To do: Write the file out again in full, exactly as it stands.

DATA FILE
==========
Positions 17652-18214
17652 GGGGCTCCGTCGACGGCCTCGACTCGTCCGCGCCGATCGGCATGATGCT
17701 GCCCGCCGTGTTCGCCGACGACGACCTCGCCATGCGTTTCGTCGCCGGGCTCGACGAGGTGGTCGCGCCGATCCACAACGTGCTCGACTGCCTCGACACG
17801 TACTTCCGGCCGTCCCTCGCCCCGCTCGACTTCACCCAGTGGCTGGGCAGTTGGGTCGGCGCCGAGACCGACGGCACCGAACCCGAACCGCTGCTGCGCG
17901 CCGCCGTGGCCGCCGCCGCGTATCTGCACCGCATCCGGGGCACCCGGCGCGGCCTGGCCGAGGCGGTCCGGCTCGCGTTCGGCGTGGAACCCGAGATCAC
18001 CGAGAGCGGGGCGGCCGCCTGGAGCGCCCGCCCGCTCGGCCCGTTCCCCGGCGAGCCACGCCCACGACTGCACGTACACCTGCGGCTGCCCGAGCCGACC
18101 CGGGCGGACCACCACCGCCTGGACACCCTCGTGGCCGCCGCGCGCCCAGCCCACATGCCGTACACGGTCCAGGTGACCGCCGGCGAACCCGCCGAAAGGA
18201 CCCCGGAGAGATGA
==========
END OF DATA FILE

Positions 17652-18214
17652 GGGGCTCCGTCGACGGCCTCGACTCGTCCGCGCCGATCGGCATGATGCT
17701 GCCCGCCGTGTTCGCCGACGACGACCTCGCCATGCGTTTCGTCGCCGGGCTCGACGAGGTGGTCGCGCCGATCCACAACGTGCTCGACTGCCTCGACACG
17801 TACTTCCGGCCGTCCCTCGCCCCGCTCGACTTCACCCAGTGGCTGGGCAGTTGGGTCGGCGCCGAGACCGACGGCACCGAACCCGAACCGCTGCTGCGCG
17901 CCGCCGTGGCCGCCGCCGCGTATCTGCACCGCATCCGGGGCACCCGGCGCGGCCTGGCCGAGGCGGTCCGGCTCGCGTTCGGCGTGGAACCCGAGATCAC
18001 CGAGAGCGGGGCGGCCGCCTGGAGCGCCCGCCCGCTCGGCCCGTTCCCCGGCGAGCCACGCCCACGACTGCACGTACACCTGCGGCTGCCCGAGCCGACC
18101 CGGGCGGACCACCACCGCCTGGACACCCTCGTGGCCGCCGCGCGCCCAGCCCACATGCCGTACACGGTCCAGGTGACCGCCGGCGAACCCGCCGAAAGGA
18201 CCCCGGAGAGATGA